The Fund's resources consist of a pool of foreign currencies (see FOREIGN EXCHANGE) and international reserve assets (excluding gold, however) subscribed by its members. Each country is allocated a ‘subscription quota’, weighted according to its economic status, and is required to pay 75% of its quota in its own currency and the remainder in international reserve assets. Included in the Fund's stock of reserve assets is the SPECIAL DRAWING RIGHT (SDR) unit, an asset which the Fund itself creates and holds in the form of a book-keeping entry (i.e. unlike currencies, SDRs have no tangible life of their own), and which is valued in terms of a weighted average of five major currencies. Countries needing extra resources over and above their own nationally-held reserves to finance a balance of payments deficit may borrow (i.e. exercise their ‘drawing rights’ on) the currencies they require from the Fund. A substantial proportion of these borrowings, however, are subject to the Fund's ‘conditionality’ rules, whereby the Fund stipulates the measures a member must implement to remove its payments deficit. Borrowings are normally required to be repaid within three to five years, but the INTERNATIONAL DEBT problem has not only forced the Fund to ‘roll-over’ credits but has led to the establishment of various new facilities to accommodate its poorer members. See GROUP OF 7.

Collins Dictionary of Business, 3rd ed. © 2002, 2005 C Pass, B Lowes, A Pendleton, L Chadwick, D O’Reilly and M Afferson

International Monetary Fund (IMF)

a multinational institution set up in 1947 (following the Bretton Woods Conference, 1944) to supervise the operation of a new international monetary regime - the ADJUSTABLE-PEG EXCHANGE RATE SYSTEM. The IMF is based in Washington DC (USA) and currently has a membership of 181 countries. The Fund seeks to maintain cooperative and orderly currency arrangements between member countries, with the aim of promoting increased INTERNATIONAL TRADE and BALANCE OF PAYMENTS EQUILIBRIUM. The Fund is active in two main areas:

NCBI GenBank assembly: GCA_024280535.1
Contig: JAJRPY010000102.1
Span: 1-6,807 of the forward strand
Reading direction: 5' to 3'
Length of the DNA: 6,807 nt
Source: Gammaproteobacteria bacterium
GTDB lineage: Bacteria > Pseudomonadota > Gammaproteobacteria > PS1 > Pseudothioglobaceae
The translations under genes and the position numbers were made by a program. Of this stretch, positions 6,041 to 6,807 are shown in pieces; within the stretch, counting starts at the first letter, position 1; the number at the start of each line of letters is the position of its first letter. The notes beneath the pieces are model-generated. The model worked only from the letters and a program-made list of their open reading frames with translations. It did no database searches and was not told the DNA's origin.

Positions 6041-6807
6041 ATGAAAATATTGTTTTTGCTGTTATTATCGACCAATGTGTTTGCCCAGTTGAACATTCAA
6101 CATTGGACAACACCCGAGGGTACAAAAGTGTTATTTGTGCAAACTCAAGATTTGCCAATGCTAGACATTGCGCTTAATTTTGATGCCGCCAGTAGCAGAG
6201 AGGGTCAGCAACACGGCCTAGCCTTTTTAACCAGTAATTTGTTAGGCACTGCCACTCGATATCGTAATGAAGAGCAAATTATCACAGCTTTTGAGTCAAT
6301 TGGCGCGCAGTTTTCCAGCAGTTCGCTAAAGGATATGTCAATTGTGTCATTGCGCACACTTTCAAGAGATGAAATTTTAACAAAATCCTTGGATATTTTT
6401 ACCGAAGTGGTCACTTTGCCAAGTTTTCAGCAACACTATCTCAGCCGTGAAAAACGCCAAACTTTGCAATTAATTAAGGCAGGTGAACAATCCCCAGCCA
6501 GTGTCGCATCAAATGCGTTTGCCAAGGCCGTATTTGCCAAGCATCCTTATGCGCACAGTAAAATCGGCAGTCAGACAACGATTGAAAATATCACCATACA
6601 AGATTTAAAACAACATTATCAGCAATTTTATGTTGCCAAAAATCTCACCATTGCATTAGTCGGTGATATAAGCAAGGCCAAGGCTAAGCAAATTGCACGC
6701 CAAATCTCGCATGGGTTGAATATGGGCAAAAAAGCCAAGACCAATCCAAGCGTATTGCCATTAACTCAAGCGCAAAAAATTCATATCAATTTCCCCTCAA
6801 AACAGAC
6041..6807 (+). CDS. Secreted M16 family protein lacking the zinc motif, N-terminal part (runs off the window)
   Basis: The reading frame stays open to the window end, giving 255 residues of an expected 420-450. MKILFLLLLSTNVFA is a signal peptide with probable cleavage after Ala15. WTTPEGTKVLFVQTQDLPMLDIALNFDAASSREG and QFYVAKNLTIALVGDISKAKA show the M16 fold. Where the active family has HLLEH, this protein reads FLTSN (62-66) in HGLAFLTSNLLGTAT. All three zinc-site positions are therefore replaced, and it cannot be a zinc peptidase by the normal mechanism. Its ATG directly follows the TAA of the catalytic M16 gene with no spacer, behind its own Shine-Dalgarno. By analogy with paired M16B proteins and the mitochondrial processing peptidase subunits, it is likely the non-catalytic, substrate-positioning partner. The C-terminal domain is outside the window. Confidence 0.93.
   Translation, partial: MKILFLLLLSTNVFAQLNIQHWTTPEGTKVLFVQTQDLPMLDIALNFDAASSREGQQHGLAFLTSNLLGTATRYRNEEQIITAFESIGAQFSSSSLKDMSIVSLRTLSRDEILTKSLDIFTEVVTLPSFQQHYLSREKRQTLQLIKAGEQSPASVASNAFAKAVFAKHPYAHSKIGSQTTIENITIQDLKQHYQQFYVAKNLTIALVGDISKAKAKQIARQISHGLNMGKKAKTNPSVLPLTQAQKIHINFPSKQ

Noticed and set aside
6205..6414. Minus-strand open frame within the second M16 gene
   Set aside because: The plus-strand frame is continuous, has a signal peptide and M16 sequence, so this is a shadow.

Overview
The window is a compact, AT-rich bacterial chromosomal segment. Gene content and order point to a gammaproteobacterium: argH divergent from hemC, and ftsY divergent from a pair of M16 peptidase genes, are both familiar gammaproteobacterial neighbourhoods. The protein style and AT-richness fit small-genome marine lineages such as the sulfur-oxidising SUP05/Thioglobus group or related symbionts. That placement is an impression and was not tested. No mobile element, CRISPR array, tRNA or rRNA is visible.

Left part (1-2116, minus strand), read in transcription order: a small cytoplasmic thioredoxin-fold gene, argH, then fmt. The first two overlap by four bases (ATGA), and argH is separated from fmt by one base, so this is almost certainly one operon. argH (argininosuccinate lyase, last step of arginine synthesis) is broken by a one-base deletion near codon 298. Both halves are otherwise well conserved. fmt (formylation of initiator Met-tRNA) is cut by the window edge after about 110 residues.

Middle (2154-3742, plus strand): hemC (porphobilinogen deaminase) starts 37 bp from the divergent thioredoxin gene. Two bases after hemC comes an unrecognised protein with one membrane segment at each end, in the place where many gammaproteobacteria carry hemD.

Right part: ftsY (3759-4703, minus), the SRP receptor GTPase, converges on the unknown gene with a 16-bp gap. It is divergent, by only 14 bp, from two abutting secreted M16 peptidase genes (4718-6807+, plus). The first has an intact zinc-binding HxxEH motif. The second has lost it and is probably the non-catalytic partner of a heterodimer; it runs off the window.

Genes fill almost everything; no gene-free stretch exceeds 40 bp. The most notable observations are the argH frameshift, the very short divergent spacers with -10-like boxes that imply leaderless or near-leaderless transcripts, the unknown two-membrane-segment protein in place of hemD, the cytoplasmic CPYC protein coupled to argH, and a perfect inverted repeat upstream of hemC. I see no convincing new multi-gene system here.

1. EXCHANGE RATES. Down to 1971, countries established FIXED EXCHANGE RATES for their currencies that provided pivotal values for concluding trade transactions. A country, provided it first obtained the approval of the Fund, could alter its exchange rate, adjusting the rate upwards (REVALUATION) or downwards (DEVALUATION) to a new fixed level to correct a FUNDAMENTAL DISEQUILIBRIUM in its balance of payments -a situation of either chronic payments surplus or deficit. This procedure ensured that currency realignments were decided by multilateral agreement rather than initiated as a unilateral act. In the early 1970s, however, with a continued weakening of the US dollar, the pivotal currency in the Fund's operations, and the onset of a world recession, a large number of currencies were ‘floated’ to provide a greater degree of exchange-rate flexibility (see FLOATING EXCHANGE-RATE SYSTEM). Most major currencies have continued to float, although fixed exchange-rate arrangements have been reintroduced on a limited basis (see EUROPEAN MONETARY SYSTEM). This has resulted in the Fund losing formal control over exchange-rate movements, but member countries are still obligated to abide by certain ‘rules of good conduct’ laid down by the Fund, avoiding in particular EXCHANGE CONTROLS and BEGGAR-MY-NEIGHBOUR tactics;